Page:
From across the nation and the world, Syracuse University’s Black and Latino/a alumni tuned into their computers on Oct. 16 to participate in the first-ever Virtual Coming Back Together (CBT) reunion. Over the course of 13 hours, alumni had the opportunity to reconnect and explore issues of concern during this unprecedented, unpredictable year, as well as to share their experiences and wisdom with current students.
“While hosting an in-person reunion became impossible due to the pandemic, we didn’t want to postpone altogether,” says Miko Horn ’95, director of alumni events, multicultural advancement. “We wanted to provide the connectivity, the service, the love and joy that comes with CBT.”
During the daytime portion of the event, alumni and students had the opportunity to tune into topical panel discussions ranging from politics and the election to COVID-19 and social justice. Special guests included Ramon Escobar, vice president of talent recruitment and vice president of diversity and inclusion at CNN Worldwide, who spoke on career development, and Sunny Hostin, Emmy Award-winning journalist, former federal prosecutor, and co-host of ABC’s The View, who was interviewed about her recent memoir, I am These Truths, by broadcast journalist Marcus Solis ’91.
A copy of Hostin’s book was offered as an incentive to anyone making a donation of $500 or above during the event, because like any CBT, the reunion was also a platform to showcase the Our Time Has Come (OTHC) Scholarship program and to raise funds to support it.
Continuing the CBT tradition of honoring our own, a special tribute was made to Bea González, former vice president for community engagement and special assistant to the Chancellor, who retired on July 1, and Janis Mayes, associate professor of African American studies and creator of the Paris Noir program, who will retire on Jan. 1, 2021. Both women have been influential in the lives of students of color at Syracuse University for decades.
For many, a highlight was the men’s and women’s Orange Table Talk sessions that provided the opportunity for alumni to connect and discuss their own life paths and issues of concern during this strange and difficult year. “So many amazing stories were shared,” says OTHC Scholar Ifeoluwa Ojo ’23, of the women’s Table Talk. “The session made me reflect and learn so much about purpose. I got to see and hear firsthand how different the college and career journey is for everyone and how so many unexpected things can place you off or on track.”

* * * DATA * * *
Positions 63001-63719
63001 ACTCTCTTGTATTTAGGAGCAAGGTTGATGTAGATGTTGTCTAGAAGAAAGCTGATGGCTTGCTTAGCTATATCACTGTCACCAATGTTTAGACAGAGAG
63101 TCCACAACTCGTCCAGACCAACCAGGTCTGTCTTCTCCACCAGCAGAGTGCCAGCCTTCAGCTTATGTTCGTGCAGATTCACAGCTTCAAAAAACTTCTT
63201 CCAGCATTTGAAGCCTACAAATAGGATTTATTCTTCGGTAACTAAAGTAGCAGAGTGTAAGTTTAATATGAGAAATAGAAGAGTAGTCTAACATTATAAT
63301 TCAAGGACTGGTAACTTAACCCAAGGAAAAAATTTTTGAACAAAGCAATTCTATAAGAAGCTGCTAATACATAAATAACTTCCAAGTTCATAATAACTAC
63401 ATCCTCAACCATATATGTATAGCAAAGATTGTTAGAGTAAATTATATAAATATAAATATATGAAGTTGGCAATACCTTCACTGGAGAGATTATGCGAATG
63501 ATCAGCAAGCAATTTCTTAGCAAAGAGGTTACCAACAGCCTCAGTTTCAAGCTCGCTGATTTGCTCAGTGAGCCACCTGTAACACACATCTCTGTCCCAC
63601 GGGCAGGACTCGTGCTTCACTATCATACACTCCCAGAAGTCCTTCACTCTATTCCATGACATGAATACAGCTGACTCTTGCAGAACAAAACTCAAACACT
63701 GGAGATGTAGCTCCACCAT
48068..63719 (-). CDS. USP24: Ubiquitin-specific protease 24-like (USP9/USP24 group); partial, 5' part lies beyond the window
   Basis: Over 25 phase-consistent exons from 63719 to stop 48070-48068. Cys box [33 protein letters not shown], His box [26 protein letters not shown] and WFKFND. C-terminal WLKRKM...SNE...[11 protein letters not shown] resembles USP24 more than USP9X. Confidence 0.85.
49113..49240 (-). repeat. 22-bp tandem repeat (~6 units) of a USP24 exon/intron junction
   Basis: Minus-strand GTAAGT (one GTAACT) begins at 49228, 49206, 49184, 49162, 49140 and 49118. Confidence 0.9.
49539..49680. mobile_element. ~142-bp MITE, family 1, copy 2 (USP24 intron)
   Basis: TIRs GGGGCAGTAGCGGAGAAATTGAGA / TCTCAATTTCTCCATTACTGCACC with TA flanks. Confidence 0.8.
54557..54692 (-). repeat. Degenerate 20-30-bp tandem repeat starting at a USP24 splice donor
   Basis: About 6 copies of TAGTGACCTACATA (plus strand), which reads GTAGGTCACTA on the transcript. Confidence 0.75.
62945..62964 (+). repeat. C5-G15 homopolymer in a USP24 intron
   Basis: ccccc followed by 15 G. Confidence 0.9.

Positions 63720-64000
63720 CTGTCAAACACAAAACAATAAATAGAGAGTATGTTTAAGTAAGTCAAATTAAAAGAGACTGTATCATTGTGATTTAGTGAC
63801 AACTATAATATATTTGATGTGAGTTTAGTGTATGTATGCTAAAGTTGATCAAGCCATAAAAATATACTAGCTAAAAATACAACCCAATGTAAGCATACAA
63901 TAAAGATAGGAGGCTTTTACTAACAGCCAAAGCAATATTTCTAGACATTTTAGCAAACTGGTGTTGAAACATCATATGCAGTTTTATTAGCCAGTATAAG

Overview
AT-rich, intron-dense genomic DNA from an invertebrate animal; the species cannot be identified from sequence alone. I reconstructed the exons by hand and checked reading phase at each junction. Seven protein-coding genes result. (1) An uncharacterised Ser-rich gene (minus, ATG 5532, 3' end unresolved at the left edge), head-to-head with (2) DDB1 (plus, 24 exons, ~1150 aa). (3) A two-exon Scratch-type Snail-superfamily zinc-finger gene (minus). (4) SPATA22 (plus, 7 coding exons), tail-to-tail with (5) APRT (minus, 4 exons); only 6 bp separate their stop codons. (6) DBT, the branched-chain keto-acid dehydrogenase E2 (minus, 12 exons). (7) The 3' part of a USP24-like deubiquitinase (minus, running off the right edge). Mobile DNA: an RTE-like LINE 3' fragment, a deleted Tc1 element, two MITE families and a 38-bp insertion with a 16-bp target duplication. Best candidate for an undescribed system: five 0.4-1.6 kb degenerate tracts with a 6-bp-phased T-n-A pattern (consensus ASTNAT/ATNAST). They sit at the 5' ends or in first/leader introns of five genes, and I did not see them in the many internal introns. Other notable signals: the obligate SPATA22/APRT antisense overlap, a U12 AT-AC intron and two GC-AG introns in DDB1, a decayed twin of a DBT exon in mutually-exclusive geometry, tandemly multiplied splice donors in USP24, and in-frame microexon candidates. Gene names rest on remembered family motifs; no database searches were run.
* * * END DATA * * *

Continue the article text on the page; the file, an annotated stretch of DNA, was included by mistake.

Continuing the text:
Conversation in the men’s session focused on fatherhood and finances. “Many of the alumni were fathers and talked about how their families were their greatest achievements,” says OTHC Scholar Gabriel Prepetit ’22, who will serve as student co-chair of CBT 2021. “I had never thought about things that way. They also talked a lot about investing and offered advice that they wished they had known before having left school. The whole experience was great.”
Fundraising took center stage come evening, during the first-ever OTHC Telethon.
There were guest appearances from OTHC donors and the announcement of major gifts and new scholarship endowments from L. Kelly Atkinson ’79, Juli G’97 and Jim Boeheim ’66, G’73, Andrew Bryan Burnett ’88, Candace Carnage’90, Sherman Douglas ’89, Darlene ’84 and Deborah Harris’ 84, Jamille McCullough ’95, Shelia Payton ’70, Roland Williams ’97, G’98, Charles Wynder Jr. ’86, and $150,000 in corporate support from Juvare, spearheaded by Reggie Acloque ’99, senior vice president and a former OTHC Scholar. Altogether, nearly $700,000 was raised, far exceeding the $500,000 goal.
Saving the best for last, the evening culminated with a special announcement from Chancellor Kent Syverud, who shared news that Kevin Richardson would receive an honorary degree from Syracuse University.
Richardson, a member of the Exonerated Five, was previously honored by Syracuse University with the creation of the Our Time Has Come Kevin Richardson Scholarship, which was announced during his visit to campus last September. Now, the University was formally bringing Richardson into the fold with an honorary undergraduate degree (see companion article). “I warmly welcome you into the Orange family,” said Syverud.
The announcement was the perfect capstone to the event. “For Black and Brown alumni, Virtual CBT was a bright spot in an otherwise very difficult year,” says Rachel Vassel ’91, assistant vice president, multicultural advancement. “Those who participated really enjoyed being connected with their Orange family and providing some invaluable inspiration for our students.”